Social Security Disability Insurance (DI) and Supplemental Security Income (SSI) are the foundation of the social safety net for Americans with disabilities. Both provide cash benefits, and because neither program is limited to specific impairments or to workers in particular occupations, as is the case with many public and private disability plans, they are broadly accessible to the American people and the most expensive of the nation's disability benefit programs. Excluding expenditures for health care, DI and SSI combined account for almost three-quarters of annual federal spending on the disabled (U.S. GAO 1999).
Disability benefits policy, though, has long been fraught with controversy. Conservatives have resisted broad income support for disabled workers, preferring, instead, workplace accommodations and limited public assistance. On the other hand, bureaucrats, the federal courts, and interest groups have been instrumental in expanding both social insurance coverage and public assistance to the disabled. As a result of their concerted efforts, DI and SSI have grown irrespective of which party controlled the White House or Congress. Today no other disability benefits program comes close to rivaling them, regardless of whether the measure is persons enrolled or dollars spent. Expansion, however, is not the same as largess, because, despite dramatic growth in DI and SSI since their enactment, poverty and unemployment still remain prevalent among Americans with disabilities.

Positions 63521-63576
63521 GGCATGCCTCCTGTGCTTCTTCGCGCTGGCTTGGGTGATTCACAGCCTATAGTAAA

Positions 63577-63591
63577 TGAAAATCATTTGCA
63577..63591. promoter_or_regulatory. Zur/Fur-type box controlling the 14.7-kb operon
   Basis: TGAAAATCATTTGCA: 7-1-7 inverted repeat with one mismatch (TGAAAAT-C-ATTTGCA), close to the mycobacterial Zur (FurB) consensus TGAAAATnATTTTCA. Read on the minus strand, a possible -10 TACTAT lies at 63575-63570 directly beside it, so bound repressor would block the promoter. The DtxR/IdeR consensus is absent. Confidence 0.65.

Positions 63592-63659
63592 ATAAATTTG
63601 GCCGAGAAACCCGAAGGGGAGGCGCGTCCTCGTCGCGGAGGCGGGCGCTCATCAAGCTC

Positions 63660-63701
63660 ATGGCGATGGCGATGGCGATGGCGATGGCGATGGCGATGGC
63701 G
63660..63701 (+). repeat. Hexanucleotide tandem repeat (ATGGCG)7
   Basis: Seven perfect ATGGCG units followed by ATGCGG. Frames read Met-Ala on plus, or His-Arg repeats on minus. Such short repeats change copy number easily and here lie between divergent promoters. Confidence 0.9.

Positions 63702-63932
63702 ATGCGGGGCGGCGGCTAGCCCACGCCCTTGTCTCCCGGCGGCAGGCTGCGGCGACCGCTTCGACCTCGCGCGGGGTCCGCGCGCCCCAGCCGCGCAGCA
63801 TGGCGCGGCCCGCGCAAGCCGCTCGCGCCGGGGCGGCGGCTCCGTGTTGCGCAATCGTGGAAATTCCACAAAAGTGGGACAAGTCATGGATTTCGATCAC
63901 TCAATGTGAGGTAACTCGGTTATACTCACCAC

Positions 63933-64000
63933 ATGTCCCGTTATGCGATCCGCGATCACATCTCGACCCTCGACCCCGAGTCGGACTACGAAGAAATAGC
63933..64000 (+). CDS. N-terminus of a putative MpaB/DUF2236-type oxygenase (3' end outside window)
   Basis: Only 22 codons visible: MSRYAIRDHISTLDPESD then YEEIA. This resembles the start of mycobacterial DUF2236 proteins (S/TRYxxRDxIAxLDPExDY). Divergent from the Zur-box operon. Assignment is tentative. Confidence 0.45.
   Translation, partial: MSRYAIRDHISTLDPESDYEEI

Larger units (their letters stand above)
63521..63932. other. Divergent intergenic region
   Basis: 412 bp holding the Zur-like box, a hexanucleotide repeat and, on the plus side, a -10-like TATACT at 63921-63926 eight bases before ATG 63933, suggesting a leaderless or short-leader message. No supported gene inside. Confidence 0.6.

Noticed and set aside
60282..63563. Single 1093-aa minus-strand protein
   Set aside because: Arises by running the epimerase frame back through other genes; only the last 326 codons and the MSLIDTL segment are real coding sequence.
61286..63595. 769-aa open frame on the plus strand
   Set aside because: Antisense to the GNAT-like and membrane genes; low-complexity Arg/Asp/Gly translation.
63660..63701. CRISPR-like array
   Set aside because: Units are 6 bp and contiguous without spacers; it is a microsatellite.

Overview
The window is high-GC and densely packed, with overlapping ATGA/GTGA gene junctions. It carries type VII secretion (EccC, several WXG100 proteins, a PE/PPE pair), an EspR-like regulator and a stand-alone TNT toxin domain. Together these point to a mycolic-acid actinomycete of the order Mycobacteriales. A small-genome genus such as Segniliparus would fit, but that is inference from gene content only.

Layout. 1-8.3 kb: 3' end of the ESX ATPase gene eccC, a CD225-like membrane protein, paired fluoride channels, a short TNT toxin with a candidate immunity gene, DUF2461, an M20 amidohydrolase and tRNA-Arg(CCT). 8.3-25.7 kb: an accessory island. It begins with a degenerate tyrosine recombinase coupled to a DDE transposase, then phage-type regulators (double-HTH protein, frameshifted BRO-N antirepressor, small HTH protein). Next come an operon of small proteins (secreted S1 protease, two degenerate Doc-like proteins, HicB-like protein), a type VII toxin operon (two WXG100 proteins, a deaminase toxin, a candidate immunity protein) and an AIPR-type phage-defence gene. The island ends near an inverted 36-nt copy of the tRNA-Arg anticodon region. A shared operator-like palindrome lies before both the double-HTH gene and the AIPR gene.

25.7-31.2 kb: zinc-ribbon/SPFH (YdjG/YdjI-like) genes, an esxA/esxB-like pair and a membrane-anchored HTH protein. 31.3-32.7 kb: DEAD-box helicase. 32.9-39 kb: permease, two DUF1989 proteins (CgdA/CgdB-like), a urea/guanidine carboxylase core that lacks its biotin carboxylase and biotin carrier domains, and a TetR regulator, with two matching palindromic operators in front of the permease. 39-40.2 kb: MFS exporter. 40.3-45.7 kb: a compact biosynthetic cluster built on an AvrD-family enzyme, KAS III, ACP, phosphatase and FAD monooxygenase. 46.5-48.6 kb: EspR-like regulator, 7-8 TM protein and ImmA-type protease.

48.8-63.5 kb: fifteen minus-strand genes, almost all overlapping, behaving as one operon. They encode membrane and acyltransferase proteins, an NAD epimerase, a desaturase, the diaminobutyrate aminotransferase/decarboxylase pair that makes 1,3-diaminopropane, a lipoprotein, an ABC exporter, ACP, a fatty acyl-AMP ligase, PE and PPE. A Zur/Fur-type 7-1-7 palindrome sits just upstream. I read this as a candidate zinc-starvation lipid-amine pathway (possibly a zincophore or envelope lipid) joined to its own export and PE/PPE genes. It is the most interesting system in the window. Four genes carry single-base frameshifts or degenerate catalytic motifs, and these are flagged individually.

Copyright © 2015 Oxford University Press. This book chapter first appeared in The Oxford Handbook of U.S. Social Policy.
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Erkulwater, Jennifer L. "Social Security Disability Insurance and Supplemental Security Income." In The Oxford Handbook of U.S. Social Policy, edited by Daniel Béland, Kimberly J. Morgan, and Christopher Howard, 433-50. New York, NY: Oxford University Press, 2015.